Favorite

A mom who inhaled 

click to enlarge Mara Leveritt image
  • Mara Leveritt

Family Council president Jerry Cox opposes the ballot measure to legalize medical marijuana. "It's a family values issue," he said. So, let's talk medicine, marijuana — and, especially, family values.

I began suffering undiagnosed leg pain in childhood. At 17, my doctor's best advice was to take aspirin until my ears started ringing. I married, had two children, and started smoking marijuana when I returned to college in my 20s. To my surprise, the leg pain abated.

I continued to smoke for almost 25 years, roughly a joint a day. As I never smoked in secret, I'm betting I've got a perspective on marijuana and family values that Mr. Cox does not.

In our family, marijuana was treated as something like wine. I appreciated it as a spiritual, medicinal and occasional social blessing. It was not for children. It was to be used in moderation, not abused. From an early age, my daughter and son understood that there was risk in smoking marijuana, but that the risk arose not from the plant, but from the laws that made it illegal.

I even grew a few plants and admired them all the more. But in 1996, when I began writing my first book about the criminal justice system, I decided the legal risks were too great. I quit marijuana. Cold turkey. No problem. Well, almost ...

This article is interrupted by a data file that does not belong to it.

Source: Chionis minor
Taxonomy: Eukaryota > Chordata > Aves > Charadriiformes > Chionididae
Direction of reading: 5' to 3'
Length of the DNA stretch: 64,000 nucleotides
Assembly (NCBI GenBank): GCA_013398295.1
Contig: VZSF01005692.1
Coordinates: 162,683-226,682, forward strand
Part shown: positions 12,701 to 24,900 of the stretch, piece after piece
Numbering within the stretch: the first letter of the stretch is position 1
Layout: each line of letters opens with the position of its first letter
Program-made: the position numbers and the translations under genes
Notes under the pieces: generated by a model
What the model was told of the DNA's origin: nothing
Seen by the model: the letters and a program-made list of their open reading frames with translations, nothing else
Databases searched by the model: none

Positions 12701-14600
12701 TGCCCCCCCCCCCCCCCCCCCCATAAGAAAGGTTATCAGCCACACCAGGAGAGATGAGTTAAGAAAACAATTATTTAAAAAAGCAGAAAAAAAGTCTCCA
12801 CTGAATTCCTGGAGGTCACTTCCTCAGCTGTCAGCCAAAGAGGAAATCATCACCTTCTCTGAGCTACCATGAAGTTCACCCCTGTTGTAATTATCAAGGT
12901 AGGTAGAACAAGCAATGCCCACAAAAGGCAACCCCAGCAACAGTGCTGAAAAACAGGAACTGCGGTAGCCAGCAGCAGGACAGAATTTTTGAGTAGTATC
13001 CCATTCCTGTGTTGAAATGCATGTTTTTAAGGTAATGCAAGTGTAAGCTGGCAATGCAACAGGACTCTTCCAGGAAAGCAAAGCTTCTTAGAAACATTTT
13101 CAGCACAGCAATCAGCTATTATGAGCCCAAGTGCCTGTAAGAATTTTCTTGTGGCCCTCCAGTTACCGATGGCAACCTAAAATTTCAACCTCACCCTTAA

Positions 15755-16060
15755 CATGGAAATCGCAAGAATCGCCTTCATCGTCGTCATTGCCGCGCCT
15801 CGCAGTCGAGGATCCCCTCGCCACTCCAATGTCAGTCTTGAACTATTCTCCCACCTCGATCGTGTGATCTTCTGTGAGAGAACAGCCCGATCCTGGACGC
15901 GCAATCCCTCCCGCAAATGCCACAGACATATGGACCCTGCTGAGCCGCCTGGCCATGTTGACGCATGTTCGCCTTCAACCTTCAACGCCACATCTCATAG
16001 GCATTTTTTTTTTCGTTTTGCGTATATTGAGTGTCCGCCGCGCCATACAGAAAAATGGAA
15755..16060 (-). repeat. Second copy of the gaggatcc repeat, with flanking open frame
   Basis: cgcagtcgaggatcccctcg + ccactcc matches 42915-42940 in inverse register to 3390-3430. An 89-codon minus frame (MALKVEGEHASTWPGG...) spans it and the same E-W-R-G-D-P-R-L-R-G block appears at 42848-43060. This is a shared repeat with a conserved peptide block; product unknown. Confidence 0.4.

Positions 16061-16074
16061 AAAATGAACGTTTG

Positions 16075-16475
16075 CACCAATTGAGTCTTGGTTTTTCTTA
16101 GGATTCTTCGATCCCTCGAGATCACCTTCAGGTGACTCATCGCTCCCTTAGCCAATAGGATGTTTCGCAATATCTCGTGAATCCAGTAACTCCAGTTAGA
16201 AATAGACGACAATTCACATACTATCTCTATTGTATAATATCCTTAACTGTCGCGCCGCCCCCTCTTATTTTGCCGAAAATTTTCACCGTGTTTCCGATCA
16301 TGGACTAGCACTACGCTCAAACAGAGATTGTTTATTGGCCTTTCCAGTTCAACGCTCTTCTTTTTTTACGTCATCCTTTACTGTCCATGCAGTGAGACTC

As a consequence of quitting, my old leg pain came back. I now take three prescription drugs at a cost, after insurance, of more than $300 per month. But hey! They're legal.

So that's my criminal saga. What kind of example did it set for my children? I'll say an honest one. It was not hypocritical, as our "war on drugs" has been.

In our house, there was truth about drugs. We were serious but not hysterical. We used no broad brushes. Drugs, like everything from mushrooms to motorcycles, can range from safe to deadly. It depends how they are used. I felt I could protect my children more with candor than by serving them more of the rubbish our state and federal drug czars have been dishing out for years.

My children saw me in many lights — some critical, I am sure. But they never saw me gripped by "reefer madness." We ate meals together, read, worked hard and laughed often. They saw me pay bills, care for pets and pick up litter. They knew I was a criminal, but not much of one.

And they turned out just fine. My daughter majored in philosophy and became a teacher. My son's a linguist and a lieutenant colonel. We remain very close. Neither of them smokes.

Sixteen years ago, when I gave up marijuana, I acknowledged my law-breaking past in a column for the Arkansas Times. I pointed out that I'd been working as a reporter the whole time I'd smoked. Whatever my deficiencies, my brain was not obviously fried. Just from a taxpayer point of view, I asked, wasn't it better that I was working and not prosecuted, imprisoned and then monitored on parole?